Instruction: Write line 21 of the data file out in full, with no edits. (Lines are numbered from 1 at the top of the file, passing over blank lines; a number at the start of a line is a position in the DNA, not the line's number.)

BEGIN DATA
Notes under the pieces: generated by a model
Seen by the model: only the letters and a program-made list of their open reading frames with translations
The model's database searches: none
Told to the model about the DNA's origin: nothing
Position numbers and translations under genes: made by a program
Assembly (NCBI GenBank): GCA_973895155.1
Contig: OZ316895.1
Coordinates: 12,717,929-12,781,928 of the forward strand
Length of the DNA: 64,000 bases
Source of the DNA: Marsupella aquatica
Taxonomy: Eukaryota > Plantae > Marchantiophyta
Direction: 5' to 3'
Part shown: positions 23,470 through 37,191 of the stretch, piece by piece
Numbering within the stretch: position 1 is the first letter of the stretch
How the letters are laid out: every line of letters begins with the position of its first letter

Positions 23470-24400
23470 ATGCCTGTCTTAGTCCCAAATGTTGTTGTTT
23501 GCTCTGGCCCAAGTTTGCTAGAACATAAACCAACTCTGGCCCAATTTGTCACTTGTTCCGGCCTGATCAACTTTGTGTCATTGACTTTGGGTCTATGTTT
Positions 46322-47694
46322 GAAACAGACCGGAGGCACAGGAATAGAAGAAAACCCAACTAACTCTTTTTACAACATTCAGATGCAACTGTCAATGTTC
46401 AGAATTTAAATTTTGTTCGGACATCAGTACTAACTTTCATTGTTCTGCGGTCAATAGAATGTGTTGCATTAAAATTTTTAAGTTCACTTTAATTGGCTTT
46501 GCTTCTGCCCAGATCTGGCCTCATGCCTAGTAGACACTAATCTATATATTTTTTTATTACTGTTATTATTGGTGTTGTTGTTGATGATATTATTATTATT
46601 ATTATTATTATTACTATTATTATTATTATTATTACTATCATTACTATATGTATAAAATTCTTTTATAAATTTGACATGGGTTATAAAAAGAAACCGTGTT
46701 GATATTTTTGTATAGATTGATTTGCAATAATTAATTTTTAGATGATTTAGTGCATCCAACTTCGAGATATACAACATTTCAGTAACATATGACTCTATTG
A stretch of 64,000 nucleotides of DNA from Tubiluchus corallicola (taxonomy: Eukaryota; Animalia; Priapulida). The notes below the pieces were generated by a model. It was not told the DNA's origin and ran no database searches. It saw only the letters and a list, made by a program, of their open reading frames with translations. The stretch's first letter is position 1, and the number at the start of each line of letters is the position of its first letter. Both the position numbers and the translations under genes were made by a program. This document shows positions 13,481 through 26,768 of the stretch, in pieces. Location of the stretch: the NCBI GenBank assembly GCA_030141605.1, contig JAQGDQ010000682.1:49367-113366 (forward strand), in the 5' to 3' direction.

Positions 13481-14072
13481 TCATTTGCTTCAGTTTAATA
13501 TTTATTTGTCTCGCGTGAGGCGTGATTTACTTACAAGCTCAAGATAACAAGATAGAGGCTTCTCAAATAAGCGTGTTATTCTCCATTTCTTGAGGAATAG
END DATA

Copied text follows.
46401 AGAATTTAAATTTTGTTCGGACATCAGTACTAACTTTCATTGTTCTGCGGTCAATAGAATGTGTTGCATTAAAATTTTTAAGTTCACTTTAATTGGCTTT